New DC drive system for TT -RIM drive- starts here!!! - diyAudio
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Old 12th February 2014, 04:10 PM   #1
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Default New DC drive system for TT -RIM drive- starts here!!!

I decided to open up a new thread for this project. It originally started on a different topic so in order to give it a clear cut, I have generated this new post.

The goal for this project, is to create a top quality RIM drive system based on Maxon DC motor powered up by Linear Supply and controlled by a high precision digital tachometer, that can work with many different model of TTs on the market.

Intent is to create a final assembly and release BOM, schematic so that everybody can manufacture a copy to their will.

I have had email correspondence and spoken with Maxon Motors and have chosen a couple of candidates which are top quality but yet at a reasonable price.

The elected motors are:

1) A-max 26 Ø26 mm, Precious Metal Brushes CLL, 7 Watt
2) DCX 22 L Ø22 mm, Precious Metal Brushes, sleeve bearings


They both come in a variety of different windings so there is possibility to drive them at low speed without using gear heads with reasonably low supply voltage.
I tend to favor the second a bit as it seems more efficient. The lower impedance will allow an easier drive and to get as much torque out as possible.
Also the torque on the second is much higher and might suit better different situations, where more torque constant is needed to maintain proper speed.

I have sketched an initial idea here, please feel free to comment on it.

The first idea I had was to utilize 3 motors in a triangular shape to drive the flywheel, but the problem of synchronization was brought up and it might require some big effort to perfect and figure out that might be too difficult to overcome unless it become a full time job kind of a thing.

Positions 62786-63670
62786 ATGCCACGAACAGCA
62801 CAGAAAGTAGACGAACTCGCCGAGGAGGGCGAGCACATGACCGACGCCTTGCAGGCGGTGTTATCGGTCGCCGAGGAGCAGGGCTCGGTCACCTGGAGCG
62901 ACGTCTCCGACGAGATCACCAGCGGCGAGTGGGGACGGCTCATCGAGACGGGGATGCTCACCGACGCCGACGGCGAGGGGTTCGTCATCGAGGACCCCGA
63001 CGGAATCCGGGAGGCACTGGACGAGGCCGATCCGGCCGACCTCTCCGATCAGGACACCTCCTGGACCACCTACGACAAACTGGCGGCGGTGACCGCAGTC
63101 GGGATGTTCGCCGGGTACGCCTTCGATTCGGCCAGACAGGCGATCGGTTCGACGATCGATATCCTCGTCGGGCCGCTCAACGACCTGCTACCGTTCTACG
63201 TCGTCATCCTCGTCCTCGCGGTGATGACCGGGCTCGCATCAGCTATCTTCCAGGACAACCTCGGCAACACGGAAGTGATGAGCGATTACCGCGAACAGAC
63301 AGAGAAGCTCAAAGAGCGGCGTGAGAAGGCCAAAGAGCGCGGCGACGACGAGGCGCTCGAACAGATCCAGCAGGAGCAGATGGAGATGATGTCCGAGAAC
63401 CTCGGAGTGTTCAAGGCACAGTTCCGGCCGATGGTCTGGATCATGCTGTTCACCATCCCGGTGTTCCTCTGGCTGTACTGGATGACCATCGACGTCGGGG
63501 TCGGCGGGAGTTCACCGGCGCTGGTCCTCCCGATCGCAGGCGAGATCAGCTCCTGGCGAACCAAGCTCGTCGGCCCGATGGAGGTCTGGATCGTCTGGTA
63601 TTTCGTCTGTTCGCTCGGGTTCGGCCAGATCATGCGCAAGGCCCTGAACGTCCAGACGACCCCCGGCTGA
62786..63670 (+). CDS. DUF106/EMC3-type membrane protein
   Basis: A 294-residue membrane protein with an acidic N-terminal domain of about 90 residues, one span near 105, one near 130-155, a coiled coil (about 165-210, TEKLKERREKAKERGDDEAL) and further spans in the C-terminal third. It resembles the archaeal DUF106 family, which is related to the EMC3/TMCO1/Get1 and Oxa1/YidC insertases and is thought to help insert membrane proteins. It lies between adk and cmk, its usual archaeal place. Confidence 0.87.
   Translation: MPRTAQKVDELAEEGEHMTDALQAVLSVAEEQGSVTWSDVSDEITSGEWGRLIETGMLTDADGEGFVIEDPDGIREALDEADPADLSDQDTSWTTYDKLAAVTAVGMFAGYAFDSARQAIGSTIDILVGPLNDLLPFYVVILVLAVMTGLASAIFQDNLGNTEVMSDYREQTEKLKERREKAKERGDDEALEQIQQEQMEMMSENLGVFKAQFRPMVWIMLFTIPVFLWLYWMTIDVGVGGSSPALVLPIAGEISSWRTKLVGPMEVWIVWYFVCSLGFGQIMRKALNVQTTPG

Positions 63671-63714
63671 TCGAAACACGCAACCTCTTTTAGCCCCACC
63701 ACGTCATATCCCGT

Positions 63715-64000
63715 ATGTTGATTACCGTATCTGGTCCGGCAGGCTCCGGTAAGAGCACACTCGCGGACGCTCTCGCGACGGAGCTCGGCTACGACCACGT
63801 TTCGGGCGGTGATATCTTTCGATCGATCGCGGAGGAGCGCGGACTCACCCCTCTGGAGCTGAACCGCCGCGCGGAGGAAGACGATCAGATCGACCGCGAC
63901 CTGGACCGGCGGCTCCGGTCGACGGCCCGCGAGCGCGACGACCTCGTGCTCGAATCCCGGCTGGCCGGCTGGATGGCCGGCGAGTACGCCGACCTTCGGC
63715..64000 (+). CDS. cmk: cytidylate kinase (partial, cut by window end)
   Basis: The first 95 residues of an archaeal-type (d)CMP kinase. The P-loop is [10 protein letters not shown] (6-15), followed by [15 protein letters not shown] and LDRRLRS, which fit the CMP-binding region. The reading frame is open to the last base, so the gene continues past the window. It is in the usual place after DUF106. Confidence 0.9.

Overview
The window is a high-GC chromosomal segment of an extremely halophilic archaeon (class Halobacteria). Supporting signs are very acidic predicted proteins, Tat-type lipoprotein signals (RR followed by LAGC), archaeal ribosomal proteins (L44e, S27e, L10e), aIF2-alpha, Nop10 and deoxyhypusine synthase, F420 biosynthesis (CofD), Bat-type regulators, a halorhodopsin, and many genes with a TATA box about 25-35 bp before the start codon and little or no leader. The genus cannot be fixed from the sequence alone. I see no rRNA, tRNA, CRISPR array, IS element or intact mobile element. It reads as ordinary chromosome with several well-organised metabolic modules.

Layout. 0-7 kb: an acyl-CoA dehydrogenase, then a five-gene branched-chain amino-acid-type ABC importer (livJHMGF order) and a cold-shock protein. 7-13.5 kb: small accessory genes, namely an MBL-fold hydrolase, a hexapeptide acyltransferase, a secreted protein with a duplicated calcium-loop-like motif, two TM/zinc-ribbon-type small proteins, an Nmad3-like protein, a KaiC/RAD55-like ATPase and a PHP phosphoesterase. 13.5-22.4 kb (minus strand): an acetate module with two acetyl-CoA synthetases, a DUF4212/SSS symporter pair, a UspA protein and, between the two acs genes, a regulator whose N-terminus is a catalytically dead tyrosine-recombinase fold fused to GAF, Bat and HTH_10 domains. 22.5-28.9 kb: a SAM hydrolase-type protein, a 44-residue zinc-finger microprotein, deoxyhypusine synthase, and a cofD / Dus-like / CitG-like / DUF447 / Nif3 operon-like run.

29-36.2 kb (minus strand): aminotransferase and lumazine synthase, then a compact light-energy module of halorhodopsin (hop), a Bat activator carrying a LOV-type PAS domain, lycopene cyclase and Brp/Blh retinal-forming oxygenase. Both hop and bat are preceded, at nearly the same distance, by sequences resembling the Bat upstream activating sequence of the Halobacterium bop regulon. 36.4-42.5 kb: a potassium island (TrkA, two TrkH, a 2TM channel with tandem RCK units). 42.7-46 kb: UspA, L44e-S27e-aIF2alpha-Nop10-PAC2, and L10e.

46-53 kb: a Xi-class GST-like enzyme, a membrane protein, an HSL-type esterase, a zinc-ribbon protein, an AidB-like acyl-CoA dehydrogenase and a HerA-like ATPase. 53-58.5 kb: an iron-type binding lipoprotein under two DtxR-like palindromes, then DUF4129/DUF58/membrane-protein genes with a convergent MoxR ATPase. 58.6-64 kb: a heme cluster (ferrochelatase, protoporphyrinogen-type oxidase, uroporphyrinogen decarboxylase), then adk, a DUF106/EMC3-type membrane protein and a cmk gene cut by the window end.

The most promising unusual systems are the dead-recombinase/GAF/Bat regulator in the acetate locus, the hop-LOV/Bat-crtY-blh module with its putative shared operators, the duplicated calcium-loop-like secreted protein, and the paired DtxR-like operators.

Therefore I folded back on the one motor idea and then re-added the flywheel because I think it can bring a good improvement on both noise and speed stability.
Obviously if somebody will shed some light on the multi-motor drive system, we can always go back to a 2 / 3 motor scheme.

As far as work team is concerned, we have this group of people:

Stefano HW designer
Pyramid SW designer
Mechanical designer TBD

We had on the other post, two offers to help on the mechanical side, but it was never confirmed when asked. I am asking to the people who offered to help, to eventually confirm their commitment if they can.
Also, if anybody with capabilities and experience can step in is more than welcome. Obviously the wider the team the faster and more efficient the work will go.

Moreover, before committing to start a new HW and SW development, we would like to confirm and discuss the concept design and refine it upfront. For this we need help of people who have experience on driving system for TTs and want to get here for the community the best design.
When we get a general consensus and confident that the concept design is what we want, then we will start spinning a prototype and get all the parts needed to create the physical model.

I hope this will be of interest to many of you and that can become an interesting project. Please let's see how many people are interested and want to be in this project....please post your interest here


Cheer!
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Last edited by Stefanoo; 12th February 2014 at 04:14 PM.
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Old 12th February 2014, 05:44 PM   #2
Bibio is offline Bibio  Scotland
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don't use a brushed motor as they wear out too quick.

Motor:
Brushless
No Gearhead so this means ''direct drive''
must have bushing rather than bearing for shaft.
3mm shaft
must go to 300RPM and still keep high torque
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Old 12th February 2014, 06:06 PM   #3
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Stefano,

Do you think we should take a harder look at DC Brushless (or more accurately AC polyphase)? If the Maxon DC motors are not inexpensive, and the solution is intended to be more "ultimate", we might want to skip ahead to DC Brushless as it might be the more final solution. This may depend on costs and complexity of sinusoidal drive. You guys with the Electrical Engineering backgrounds will need to decide.